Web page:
The following blog is a cross-post from the Disabled n’ Southern blog. The blog is written by IEL’s Center on Workforce and Development’s Jessica Queener.
It was 1995.
My high school peers were clapping because, for the first time, they were able to relate to me. I had just shared how my life has been impacted by my hearing loss.
It was 10th grade.
My health teacher had given us an assignment to write a paper and present on any topic related to health. I chose to do mine on hearing loss and deafness due to my personal history of having a severe to profound hearing loss. After my presentation, I opened it up for questions from my peers in the classroom. It was the first time my peers had been able to approach me and ask any question about my hearing loss without being worried about if they were asking the wrong question. I made more friends that day than I did in all the years I had been at school. In the days and weeks that followed, I noticed more of my peers coming up to me in the hallway saying hello as well as initiating conversations with me.
The wall had FINALLY fallen.
For far too many years, there had been this barrier between myself and my peers. In school, I had a few close friends but struggled to navigate larger cliques and social circles.
Why had I waited so long? Why didn’t I do this earlier in elementary and middle school?
Now, that I am older, I recognize that disability pride was not part of the school culture. I attended public schools in Tennessee and was included in the general education classroom throughout my school career. The mentality within the school culture was “one size fits all” rather than delivering personalized learning based upon students’ strengths, interests, and preferences. Not surprisingly, differences, in general, were not celebrated within the school. My perception from most adults (not all!) was that the special education label was not a badge of honor instead it was a badge of shame.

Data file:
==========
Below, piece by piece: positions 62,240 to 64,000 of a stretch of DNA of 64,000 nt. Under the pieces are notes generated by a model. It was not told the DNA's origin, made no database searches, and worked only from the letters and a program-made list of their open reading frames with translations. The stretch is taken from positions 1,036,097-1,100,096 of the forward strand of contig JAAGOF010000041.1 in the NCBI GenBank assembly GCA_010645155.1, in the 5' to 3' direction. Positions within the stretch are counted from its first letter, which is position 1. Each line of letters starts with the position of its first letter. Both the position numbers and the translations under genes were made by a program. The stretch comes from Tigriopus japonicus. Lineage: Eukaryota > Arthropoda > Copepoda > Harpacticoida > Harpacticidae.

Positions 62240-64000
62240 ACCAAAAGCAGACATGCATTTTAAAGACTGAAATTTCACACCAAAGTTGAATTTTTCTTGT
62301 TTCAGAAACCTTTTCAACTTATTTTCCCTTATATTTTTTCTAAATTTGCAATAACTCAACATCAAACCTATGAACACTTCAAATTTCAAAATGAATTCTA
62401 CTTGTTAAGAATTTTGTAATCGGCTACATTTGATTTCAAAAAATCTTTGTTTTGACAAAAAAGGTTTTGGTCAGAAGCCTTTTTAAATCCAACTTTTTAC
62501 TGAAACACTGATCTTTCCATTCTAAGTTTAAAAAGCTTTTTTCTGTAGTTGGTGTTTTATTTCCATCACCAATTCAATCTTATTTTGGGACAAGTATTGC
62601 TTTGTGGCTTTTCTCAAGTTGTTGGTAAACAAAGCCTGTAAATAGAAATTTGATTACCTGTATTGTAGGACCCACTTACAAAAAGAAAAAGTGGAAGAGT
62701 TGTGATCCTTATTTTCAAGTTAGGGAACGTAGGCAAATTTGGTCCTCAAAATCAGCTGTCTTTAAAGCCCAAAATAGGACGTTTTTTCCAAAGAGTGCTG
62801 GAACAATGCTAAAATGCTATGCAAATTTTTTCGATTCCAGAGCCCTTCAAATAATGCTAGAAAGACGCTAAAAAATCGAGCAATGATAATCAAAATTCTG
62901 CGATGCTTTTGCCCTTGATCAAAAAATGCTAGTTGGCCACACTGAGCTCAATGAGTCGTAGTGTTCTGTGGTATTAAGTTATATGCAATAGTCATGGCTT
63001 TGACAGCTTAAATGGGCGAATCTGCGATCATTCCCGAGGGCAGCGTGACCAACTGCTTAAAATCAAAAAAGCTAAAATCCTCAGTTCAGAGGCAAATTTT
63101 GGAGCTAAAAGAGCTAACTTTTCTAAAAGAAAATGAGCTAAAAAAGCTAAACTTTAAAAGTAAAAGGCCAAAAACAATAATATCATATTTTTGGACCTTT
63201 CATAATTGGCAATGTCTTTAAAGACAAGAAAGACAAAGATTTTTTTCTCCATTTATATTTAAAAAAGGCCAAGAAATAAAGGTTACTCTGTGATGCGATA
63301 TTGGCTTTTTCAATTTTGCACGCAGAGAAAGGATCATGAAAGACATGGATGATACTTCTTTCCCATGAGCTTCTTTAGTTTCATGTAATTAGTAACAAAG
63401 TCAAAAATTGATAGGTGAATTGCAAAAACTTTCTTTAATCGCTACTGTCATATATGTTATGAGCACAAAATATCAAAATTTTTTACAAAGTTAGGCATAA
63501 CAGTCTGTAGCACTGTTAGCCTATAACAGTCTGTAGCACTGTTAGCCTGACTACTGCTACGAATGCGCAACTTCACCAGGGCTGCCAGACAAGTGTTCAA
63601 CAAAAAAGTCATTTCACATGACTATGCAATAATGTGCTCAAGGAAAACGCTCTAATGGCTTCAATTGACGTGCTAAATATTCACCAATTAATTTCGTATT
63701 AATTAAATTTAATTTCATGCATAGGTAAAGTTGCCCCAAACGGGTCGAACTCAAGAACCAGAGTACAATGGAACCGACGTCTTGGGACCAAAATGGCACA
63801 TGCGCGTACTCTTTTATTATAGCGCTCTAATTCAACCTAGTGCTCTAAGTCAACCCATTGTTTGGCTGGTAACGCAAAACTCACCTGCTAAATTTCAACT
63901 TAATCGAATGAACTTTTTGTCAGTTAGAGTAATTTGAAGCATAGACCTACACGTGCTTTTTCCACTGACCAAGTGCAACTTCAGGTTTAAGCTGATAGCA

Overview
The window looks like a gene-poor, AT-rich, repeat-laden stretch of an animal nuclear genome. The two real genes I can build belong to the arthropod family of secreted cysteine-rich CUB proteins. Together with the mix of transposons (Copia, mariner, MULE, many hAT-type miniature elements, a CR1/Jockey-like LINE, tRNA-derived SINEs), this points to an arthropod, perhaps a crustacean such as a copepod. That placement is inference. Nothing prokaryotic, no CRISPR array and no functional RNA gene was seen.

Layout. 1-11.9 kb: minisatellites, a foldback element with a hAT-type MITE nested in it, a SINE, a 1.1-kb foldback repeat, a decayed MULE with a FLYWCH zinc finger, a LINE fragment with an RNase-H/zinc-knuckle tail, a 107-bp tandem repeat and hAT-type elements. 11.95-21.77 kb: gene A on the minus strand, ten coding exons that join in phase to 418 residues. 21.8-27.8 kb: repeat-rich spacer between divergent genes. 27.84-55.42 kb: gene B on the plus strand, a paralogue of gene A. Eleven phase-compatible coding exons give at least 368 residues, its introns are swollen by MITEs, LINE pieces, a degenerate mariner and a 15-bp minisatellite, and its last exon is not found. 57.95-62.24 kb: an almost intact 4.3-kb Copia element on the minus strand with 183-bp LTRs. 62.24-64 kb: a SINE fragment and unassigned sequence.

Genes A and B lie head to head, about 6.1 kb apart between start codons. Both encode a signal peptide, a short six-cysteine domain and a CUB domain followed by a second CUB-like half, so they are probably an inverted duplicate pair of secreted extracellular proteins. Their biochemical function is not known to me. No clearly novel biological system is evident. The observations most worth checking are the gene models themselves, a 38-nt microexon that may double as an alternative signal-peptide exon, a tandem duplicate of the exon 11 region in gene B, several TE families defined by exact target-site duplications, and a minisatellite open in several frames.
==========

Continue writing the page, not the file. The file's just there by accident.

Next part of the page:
What led me to share my story?
By 10th grade, I had become involved with student government and politics which had given me confidence in embracing my differences. I had finally accepted this part of myself and so when the health assignment was given, I saw it as an opportunity to share my story. As a result, I had discovered my disability pride—a label that I was proud to wear.
Imagine a world where all schools are intentional in cultivating disability pride in their youth. So, until that world exists…
Your Story, Your Disability Pride Can Change Your World.
To learn more about advocacy and disclosure, check out these resources at NCWD/Youth: